The steel is thick: maybe two inches, but heavily rusted. The rents in the metal that must once have been razor sharp and burning hot are dulled by time and seventy winters into no more than simply roughened edges. Today, the only heat is from the sun.

Photos of rusted gun in Jersey

© Julian Stodd

It’s incongruous: in my experience, in my world, steel has value. It’s rare to see such a substantial chunk of it left unclaimed, remote as it is. And, of course, this is no ordinary steel: it’s steel of memories, the fractured steel of Empire and defeat. Unconquerable steel of German might, wrought impotent by oxidation.

These giant guns are housed in museums these days, or held in pigment in sepia photos. The redevelopment of post war Britain took time, but in it’s path it swept away the tangible stains of war: the searchlights, the barb wire, trenches, uniforms and tanks. Not all of it: signs remain, but usually in each and concrete, not steel. No obvious guns.

I circle the pit, finding at one point a slope down, a subterranean doorway half filled with rubble overgrown by plants A control bunker maybe? Home now to rabbits and rubbish. The sunken pit fills my vision: later, as i fly out of the island, i look out of the window and recognise the coastline we are banking over. I can see the circle but this time the size of a coin, and juxtaposed with other, similar circles, forming a line down the coast. I realise that i would have been visible, even from this height, to someone staring down. Perspectives upon perspectives.

Steel and concrete are the bones of war. The concrete is everywhere: walls, bunkers, shelters. Along the coast, a series of blisters protrude from the sea walls: massive gun emplacements formed of poured concrete, the lines still visible where the days work ended and the next day began. Time has barely started to touch these structures: discoloured, for sure, and rusted where bare metal protrudes, but their skin is metres thick. Literally stone.

Observation tower in Jersey

© Julian Stodd

Indeed, often it’s the land that erodes around them: in Norfolk i remember the Pill boxes dotting the landscape, one particularly near our caravan, set back from the cliff top. When i visited last year, the cliff had gone, eaten away by the hungry sea, but the pill box remains, upside down where it must have tumbled down the cliff in a winter storm. I imagine in a hundred years it will still be there, but as the land retreats further it will be rolled around on the seabed, like a giant pebble. Polished by the sands.

And a Pill box is simply David to these Goliath structures.

Later that afternoon, i walk through the sand dunes, climbing the side of one. It’s a museum now and a coach bounces it’s way along a sandy track to disgorge it’s crowd of British pensioners for an afternoon of reminiscing and tea. I stay away from the crowd, stood on top of the mound, but something strange happens: as i stand there, buffeted by the wind, i hear something, like a distant tannoy, like a faint public service announcement, but emanating from the ground beneath me.

Exploration reveals the cause: an old air vent from the bunker emerges near my feet: through metres of concrete, the sound of Margaret and Ethel discussing their lunch is given a surreal and abstract quality. Juxtaposition of sound and space.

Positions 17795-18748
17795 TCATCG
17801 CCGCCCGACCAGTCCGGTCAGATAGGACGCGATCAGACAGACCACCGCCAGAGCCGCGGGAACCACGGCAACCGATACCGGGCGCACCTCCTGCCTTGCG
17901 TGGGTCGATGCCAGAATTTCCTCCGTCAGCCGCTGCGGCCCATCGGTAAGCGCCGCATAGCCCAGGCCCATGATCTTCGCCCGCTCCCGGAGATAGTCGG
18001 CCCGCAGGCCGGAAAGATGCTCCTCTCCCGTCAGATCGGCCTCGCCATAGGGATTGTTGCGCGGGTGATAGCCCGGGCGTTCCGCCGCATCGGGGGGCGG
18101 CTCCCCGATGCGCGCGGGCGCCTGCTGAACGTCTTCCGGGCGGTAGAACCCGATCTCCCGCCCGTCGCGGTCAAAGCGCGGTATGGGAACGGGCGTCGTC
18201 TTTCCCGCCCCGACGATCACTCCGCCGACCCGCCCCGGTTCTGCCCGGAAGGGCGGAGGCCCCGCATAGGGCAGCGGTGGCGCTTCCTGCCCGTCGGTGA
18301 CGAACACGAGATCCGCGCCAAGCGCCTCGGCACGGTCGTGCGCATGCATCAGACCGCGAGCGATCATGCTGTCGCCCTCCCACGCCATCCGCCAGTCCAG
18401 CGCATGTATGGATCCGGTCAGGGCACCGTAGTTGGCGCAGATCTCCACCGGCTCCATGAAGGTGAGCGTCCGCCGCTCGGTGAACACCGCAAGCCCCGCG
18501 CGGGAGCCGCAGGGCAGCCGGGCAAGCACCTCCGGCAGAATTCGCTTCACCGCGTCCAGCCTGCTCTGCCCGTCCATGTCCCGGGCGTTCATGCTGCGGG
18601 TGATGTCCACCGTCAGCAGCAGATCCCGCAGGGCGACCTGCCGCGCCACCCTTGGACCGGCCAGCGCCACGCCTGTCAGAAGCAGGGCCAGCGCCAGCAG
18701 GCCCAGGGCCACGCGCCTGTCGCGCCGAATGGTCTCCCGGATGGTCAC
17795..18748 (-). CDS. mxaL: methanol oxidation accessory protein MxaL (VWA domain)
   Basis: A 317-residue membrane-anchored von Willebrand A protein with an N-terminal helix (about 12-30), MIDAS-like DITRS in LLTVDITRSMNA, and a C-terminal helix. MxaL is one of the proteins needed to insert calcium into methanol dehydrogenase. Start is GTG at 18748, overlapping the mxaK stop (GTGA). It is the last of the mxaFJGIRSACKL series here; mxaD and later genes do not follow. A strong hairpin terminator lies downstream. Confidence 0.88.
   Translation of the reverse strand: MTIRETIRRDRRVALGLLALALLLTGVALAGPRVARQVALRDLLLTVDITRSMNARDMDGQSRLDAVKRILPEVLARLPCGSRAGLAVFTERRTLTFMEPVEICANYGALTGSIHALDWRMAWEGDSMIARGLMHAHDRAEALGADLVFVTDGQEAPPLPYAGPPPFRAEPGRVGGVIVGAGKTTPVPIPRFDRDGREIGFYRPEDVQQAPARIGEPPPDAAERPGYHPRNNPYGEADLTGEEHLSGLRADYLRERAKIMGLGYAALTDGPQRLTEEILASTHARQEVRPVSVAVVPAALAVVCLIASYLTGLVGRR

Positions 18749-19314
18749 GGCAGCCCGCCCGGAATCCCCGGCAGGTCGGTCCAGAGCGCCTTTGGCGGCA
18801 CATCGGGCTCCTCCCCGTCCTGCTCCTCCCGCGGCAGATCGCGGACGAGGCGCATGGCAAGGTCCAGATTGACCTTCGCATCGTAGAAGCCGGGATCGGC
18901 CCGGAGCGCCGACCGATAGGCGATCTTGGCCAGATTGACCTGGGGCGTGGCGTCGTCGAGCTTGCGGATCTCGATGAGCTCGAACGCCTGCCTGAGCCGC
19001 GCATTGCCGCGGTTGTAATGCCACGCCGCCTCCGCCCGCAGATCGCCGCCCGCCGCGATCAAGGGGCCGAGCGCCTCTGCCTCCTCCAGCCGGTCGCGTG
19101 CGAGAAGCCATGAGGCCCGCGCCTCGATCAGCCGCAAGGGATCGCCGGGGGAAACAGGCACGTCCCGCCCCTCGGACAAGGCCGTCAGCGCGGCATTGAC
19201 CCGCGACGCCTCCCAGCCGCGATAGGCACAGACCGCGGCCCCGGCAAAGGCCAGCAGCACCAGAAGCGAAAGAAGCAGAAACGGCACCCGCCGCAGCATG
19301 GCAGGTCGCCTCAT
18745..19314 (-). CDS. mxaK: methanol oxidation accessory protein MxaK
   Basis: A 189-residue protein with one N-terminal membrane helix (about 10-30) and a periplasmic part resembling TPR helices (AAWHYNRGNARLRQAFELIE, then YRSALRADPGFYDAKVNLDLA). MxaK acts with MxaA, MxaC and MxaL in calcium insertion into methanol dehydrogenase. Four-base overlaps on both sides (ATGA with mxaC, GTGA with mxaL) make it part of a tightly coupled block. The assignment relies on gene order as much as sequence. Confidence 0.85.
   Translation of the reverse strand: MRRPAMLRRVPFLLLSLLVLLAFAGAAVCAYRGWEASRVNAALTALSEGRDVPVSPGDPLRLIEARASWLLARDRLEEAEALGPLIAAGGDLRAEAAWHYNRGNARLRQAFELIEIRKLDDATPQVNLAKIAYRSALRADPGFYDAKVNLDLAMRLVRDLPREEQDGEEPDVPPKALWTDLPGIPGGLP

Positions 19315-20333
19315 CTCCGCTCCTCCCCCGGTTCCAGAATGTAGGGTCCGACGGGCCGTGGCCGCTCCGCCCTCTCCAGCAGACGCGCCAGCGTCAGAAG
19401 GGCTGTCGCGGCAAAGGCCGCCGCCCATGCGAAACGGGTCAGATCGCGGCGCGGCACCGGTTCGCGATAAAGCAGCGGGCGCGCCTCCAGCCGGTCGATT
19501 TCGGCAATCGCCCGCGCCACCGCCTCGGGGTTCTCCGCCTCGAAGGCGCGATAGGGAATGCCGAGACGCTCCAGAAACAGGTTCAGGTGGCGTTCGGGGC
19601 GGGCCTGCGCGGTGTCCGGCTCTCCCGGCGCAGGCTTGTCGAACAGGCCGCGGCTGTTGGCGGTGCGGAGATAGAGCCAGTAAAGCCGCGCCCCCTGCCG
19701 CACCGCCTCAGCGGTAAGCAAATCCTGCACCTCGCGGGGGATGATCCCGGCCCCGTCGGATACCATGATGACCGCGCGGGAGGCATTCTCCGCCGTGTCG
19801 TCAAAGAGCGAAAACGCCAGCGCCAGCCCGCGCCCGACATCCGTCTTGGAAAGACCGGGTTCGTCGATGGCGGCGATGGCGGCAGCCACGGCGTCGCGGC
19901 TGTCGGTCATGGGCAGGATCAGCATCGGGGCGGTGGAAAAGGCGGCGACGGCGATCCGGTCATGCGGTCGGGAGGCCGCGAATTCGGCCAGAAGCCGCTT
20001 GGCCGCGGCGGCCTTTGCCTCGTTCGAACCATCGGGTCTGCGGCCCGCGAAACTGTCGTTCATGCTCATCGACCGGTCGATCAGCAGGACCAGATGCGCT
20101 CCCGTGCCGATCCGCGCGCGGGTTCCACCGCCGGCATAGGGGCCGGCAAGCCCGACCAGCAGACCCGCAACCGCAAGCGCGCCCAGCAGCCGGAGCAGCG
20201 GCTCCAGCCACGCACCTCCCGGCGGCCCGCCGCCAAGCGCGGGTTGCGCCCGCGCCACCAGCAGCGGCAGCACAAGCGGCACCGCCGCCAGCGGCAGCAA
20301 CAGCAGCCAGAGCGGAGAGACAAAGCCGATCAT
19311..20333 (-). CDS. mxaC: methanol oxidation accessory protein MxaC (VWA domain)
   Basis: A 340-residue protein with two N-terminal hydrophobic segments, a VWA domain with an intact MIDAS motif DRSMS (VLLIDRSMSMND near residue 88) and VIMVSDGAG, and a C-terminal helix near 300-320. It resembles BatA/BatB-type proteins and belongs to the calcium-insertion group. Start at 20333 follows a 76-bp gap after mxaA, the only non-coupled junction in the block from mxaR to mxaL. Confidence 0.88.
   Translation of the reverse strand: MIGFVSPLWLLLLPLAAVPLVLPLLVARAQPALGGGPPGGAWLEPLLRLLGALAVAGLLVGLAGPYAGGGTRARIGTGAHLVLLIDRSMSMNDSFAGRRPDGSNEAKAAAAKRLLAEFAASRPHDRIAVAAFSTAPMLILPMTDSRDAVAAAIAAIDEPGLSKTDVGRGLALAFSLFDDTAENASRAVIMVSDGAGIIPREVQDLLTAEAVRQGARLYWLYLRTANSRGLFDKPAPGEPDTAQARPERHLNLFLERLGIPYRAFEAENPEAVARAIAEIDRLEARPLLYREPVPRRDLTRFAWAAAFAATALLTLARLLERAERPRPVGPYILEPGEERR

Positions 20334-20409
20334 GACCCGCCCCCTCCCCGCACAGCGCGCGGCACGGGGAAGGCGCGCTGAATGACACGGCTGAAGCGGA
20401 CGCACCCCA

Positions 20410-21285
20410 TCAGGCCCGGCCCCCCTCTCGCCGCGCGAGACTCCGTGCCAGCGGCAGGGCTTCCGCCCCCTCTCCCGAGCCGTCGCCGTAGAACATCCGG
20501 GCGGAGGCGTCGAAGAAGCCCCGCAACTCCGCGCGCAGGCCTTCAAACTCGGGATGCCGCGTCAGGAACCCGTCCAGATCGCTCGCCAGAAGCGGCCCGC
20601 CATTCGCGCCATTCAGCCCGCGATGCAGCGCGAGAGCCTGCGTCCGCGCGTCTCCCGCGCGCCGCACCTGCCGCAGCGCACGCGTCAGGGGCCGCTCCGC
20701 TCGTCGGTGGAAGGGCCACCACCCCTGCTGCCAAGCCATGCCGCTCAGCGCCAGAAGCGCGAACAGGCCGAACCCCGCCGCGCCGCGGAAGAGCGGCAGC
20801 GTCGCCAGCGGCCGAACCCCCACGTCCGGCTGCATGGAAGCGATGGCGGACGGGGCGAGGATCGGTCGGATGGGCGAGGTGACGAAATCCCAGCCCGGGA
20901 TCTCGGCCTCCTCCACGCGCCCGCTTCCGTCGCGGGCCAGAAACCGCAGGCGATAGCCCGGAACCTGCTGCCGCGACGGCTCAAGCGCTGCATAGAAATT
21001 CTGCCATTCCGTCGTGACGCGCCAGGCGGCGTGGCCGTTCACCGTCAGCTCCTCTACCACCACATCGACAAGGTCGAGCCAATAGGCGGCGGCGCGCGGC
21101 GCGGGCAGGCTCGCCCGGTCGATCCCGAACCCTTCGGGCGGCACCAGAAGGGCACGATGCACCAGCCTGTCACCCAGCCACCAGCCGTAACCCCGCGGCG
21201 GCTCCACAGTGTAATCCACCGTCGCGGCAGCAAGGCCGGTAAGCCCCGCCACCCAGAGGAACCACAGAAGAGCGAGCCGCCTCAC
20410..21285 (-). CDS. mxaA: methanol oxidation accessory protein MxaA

At another site, i enter a bunker, this one cleaned up and interpreted: six rooms in total, each in service of the ‘fighting’ room, the room at the front where the massive rusting gun still stands. One guard room, which has a machine gun port overlooking the doorway, two more for sleeping in, one for the extraction fan which circulates air (one can only imagine the noise and fumes when the guns fired) and one room for spent shell cases. A mini functioning fort, deep under cover, deep under stone.

Society takes a mixed view of these structures: it’s an evolving process and, let’s be honest, they have plenty of time to conclude the process. They’re not going anywhere. Some are open to the public: museums, housing memorabilia, signed and made safe. These are the historic face of Jersey: an island at peace with it’s past. Some are tolerated: their doors and ports sealed up, sat on seafronts, in villages, by the side of roads, but distressingly at the heart of modern life. I have tea and scones next to one, painted white like the proverbial elephant in the room, squatting uncomfortably on the best seat. Some are derelict and distant, far from town, left to rot: their doorways, once sealed, are often broken open so teenagers can smoke and drink inside, comfortable amongst the dead pigeons and urine.

One has been converted to a fish restaurant. I am unsure how: they’re not the type of structure to knock a new window into and no matter how much light we pump in, there’s something about concrete that absorbs the heat, that deadens the sound. One derelict site, the only one i see, shows faint signs that someone tried to demolish it. Pockmarks on it’s skin, but mere teenage acne. Not one percent of the job done.

I find no appeal in exploring the dereliction: the dark doorways into underground history are not sinister, just incongruous. There was no D Day landing here, no valiant action: to my knowledge, no young men died in these bunkers. Just got bored, watching for the day that Liberation came. If anything, they are an expression of futility, a memory of different times.

Doorway to bunker in Jersey

© Julian Stodd